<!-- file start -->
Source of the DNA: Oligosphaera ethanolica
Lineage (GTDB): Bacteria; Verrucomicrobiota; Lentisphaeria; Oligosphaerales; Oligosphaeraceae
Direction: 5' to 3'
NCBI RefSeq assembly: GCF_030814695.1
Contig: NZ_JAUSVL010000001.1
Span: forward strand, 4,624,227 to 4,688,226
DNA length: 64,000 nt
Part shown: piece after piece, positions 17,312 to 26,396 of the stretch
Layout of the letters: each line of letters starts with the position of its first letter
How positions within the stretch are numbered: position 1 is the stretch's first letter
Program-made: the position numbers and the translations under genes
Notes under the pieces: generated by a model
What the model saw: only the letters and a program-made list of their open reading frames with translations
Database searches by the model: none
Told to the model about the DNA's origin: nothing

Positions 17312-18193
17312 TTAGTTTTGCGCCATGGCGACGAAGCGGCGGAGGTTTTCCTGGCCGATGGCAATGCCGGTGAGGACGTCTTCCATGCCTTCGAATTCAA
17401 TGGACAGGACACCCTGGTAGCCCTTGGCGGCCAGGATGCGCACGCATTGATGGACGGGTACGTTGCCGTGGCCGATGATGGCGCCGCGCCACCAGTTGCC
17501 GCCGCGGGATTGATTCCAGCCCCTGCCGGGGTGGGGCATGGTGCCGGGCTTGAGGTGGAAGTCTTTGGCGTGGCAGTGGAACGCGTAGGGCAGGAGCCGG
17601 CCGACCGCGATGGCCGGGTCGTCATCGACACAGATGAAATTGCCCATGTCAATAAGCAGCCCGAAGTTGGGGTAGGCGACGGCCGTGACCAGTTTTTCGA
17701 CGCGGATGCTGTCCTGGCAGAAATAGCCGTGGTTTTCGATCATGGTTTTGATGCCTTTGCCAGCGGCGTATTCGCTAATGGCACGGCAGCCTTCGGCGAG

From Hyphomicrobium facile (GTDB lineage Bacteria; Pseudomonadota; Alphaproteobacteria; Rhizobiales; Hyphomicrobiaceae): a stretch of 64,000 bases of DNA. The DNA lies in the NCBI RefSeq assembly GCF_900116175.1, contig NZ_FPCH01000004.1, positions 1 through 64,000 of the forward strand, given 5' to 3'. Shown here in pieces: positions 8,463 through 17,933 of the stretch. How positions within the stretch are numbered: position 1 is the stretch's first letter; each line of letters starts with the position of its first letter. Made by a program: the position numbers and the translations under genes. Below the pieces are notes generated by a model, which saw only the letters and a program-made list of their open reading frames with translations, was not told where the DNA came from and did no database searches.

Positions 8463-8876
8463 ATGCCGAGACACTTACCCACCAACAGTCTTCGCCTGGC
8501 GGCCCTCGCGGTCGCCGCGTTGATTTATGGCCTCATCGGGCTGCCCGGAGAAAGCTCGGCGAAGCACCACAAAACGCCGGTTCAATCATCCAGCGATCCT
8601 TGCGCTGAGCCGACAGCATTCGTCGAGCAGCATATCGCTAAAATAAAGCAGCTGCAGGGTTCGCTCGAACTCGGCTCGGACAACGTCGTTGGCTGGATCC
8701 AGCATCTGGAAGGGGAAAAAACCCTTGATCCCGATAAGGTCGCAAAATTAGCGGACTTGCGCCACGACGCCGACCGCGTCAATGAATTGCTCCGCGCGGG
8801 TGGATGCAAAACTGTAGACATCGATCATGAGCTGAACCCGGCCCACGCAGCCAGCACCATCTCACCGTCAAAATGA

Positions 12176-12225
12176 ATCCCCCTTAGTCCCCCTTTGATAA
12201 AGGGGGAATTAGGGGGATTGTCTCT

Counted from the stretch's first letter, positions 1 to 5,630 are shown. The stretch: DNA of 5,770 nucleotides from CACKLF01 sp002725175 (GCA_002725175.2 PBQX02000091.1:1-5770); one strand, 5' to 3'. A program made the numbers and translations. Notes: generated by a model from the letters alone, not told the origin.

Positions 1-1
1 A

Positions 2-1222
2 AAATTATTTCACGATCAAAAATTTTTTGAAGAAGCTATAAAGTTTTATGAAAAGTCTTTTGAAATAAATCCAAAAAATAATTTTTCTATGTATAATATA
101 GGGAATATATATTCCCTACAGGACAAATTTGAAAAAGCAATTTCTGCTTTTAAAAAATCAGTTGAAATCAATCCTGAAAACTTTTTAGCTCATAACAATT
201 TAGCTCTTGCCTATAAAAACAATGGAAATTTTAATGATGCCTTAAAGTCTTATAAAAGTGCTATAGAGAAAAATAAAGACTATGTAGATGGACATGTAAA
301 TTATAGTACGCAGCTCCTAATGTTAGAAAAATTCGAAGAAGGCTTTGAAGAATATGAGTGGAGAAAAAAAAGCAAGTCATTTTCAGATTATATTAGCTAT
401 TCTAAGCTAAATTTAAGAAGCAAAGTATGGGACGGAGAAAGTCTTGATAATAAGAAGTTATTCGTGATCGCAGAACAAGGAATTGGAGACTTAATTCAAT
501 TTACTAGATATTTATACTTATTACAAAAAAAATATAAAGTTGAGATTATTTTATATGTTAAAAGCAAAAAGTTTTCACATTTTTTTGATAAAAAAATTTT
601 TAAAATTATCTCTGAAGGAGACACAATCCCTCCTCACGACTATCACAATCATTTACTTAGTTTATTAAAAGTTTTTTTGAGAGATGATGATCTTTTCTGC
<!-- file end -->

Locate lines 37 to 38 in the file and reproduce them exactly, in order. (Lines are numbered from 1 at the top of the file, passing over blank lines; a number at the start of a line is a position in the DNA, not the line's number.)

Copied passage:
101 GGGAATATATATTCCCTACAGGACAAATTTGAAAAAGCAATTTCTGCTTTTAAAAAATCAGTTGAAATCAATCCTGAAAACTTTTTAGCTCATAACAATT
201 TAGCTCTTGCCTATAAAAACAATGGAAATTTTAATGATGCCTTAAAGTCTTATAAAAGTGCTATAGAGAAAAATAAAGACTATGTAGATGGACATGTAAA